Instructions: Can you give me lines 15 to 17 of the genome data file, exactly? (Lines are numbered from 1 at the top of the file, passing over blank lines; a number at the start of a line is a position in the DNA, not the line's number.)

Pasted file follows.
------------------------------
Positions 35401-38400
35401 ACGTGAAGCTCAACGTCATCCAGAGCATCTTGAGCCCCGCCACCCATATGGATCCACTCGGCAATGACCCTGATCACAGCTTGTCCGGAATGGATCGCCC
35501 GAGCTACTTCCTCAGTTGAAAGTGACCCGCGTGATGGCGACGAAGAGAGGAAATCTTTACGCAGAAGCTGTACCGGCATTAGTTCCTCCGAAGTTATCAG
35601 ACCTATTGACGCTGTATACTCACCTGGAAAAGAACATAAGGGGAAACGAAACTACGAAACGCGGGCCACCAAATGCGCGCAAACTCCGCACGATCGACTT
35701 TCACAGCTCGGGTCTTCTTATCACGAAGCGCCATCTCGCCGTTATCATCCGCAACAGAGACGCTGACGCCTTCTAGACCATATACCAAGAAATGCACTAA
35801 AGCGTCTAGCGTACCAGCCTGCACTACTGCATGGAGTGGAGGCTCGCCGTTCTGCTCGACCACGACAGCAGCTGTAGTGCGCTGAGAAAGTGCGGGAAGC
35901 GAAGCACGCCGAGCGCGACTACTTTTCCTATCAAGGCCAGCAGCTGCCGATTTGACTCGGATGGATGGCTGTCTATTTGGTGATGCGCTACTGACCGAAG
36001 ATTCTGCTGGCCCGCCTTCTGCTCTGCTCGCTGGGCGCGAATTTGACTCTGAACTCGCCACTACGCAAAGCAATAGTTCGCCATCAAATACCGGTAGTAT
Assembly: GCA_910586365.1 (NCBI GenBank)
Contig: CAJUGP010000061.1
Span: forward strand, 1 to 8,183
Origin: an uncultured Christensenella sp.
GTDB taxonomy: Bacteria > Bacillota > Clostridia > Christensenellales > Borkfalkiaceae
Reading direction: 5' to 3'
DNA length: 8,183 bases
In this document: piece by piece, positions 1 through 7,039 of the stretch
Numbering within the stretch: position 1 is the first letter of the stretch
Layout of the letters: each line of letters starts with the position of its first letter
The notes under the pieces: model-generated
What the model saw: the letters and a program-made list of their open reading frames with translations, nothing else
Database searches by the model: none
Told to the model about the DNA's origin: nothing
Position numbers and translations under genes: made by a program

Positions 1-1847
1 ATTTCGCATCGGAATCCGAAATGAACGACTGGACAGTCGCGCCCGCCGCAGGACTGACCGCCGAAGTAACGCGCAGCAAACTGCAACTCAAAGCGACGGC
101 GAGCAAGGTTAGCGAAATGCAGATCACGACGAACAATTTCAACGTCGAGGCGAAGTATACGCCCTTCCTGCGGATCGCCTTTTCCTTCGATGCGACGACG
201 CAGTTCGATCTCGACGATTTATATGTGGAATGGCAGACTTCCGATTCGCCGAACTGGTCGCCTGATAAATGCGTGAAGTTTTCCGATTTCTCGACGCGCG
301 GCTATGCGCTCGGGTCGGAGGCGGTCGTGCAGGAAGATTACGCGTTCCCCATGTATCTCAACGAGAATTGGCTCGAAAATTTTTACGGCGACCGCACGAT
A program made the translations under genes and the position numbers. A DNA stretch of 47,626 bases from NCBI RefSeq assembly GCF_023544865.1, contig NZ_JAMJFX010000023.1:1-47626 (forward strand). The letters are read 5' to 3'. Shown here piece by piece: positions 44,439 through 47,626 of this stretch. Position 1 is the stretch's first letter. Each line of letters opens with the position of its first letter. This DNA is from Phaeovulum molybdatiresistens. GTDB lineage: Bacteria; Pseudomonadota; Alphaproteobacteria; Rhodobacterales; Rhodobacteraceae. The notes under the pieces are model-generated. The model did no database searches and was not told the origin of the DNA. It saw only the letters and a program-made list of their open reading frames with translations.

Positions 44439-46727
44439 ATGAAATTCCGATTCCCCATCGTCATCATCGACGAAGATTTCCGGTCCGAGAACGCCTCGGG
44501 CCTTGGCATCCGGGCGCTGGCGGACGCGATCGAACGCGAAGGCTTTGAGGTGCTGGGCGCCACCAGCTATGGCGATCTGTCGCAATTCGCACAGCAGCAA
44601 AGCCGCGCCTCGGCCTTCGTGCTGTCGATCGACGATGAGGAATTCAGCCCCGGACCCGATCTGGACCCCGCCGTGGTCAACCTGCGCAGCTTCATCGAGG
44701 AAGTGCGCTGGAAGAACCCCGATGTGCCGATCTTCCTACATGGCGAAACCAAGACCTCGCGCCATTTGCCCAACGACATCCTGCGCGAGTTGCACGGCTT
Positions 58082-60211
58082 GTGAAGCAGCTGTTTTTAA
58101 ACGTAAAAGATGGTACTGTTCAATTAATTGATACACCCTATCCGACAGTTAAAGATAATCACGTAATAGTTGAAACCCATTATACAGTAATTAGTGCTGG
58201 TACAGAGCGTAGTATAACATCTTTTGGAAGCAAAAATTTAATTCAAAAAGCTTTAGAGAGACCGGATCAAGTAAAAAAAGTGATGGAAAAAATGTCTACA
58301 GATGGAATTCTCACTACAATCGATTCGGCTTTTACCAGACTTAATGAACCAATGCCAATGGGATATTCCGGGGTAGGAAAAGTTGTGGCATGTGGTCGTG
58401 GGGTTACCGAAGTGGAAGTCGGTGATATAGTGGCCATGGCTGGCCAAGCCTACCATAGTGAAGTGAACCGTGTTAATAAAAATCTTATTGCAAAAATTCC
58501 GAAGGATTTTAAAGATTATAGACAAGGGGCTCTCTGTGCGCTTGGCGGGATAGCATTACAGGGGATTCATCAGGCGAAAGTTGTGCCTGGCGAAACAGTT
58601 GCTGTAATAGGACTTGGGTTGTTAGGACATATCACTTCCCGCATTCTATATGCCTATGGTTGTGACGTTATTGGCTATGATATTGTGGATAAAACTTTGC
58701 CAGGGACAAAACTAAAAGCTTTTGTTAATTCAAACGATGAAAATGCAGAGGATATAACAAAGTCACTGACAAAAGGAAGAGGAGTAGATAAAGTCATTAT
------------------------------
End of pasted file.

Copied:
DNA length: 8,183 bases
In this document: piece by piece, positions 1 through 7,039 of the stretch
Numbering within the stretch: position 1 is the first letter of the stretch